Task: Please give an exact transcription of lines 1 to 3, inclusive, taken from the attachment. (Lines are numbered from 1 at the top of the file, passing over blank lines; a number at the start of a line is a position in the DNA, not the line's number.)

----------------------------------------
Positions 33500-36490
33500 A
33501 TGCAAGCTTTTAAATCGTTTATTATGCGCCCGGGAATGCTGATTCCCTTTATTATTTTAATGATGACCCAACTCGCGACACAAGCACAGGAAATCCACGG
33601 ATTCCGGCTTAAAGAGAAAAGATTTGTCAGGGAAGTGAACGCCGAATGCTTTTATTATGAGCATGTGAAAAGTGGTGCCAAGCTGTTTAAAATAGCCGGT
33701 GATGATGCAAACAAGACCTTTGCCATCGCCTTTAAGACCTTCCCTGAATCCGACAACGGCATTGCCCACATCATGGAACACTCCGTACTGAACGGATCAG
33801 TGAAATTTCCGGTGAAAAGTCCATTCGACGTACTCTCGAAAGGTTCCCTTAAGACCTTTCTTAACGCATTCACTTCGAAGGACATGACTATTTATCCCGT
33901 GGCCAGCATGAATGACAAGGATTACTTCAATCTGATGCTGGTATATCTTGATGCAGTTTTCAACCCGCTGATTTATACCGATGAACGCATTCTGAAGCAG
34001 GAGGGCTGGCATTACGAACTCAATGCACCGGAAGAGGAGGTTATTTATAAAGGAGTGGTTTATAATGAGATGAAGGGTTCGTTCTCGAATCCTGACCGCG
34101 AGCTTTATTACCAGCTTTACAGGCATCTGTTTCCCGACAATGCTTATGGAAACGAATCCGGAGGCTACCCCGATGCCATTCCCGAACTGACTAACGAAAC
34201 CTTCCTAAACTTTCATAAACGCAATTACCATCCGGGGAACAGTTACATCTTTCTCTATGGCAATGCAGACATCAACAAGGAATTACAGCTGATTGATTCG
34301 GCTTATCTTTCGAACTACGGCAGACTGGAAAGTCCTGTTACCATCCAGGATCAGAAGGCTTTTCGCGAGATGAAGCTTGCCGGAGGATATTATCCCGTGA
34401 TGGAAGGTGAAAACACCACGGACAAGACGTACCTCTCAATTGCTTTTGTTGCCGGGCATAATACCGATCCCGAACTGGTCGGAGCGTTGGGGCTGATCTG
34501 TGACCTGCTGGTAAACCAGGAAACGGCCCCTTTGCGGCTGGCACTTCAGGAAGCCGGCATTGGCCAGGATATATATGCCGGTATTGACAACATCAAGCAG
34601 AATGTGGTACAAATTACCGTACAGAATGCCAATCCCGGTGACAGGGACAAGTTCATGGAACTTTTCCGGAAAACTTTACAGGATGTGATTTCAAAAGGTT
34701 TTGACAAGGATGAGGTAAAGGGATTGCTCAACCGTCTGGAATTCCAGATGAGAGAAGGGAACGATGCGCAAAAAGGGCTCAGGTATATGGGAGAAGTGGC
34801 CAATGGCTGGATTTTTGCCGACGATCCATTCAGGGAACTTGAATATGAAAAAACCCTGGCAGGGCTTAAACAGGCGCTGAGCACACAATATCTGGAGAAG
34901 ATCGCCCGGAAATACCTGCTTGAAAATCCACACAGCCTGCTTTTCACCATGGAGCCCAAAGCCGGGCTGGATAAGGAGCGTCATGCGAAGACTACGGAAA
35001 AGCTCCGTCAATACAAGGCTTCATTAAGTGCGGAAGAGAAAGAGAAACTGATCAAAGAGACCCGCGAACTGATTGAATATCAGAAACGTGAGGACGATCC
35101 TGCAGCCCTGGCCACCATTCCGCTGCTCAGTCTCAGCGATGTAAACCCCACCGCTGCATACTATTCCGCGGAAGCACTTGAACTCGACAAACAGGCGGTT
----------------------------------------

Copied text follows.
Positions 33500-36490
33500 A
33501 TGCAAGCTTTTAAATCGTTTATTATGCGCCCGGGAATGCTGATTCCCTTTATTATTTTAATGATGACCCAACTCGCGACACAAGCACAGGAAATCCACGG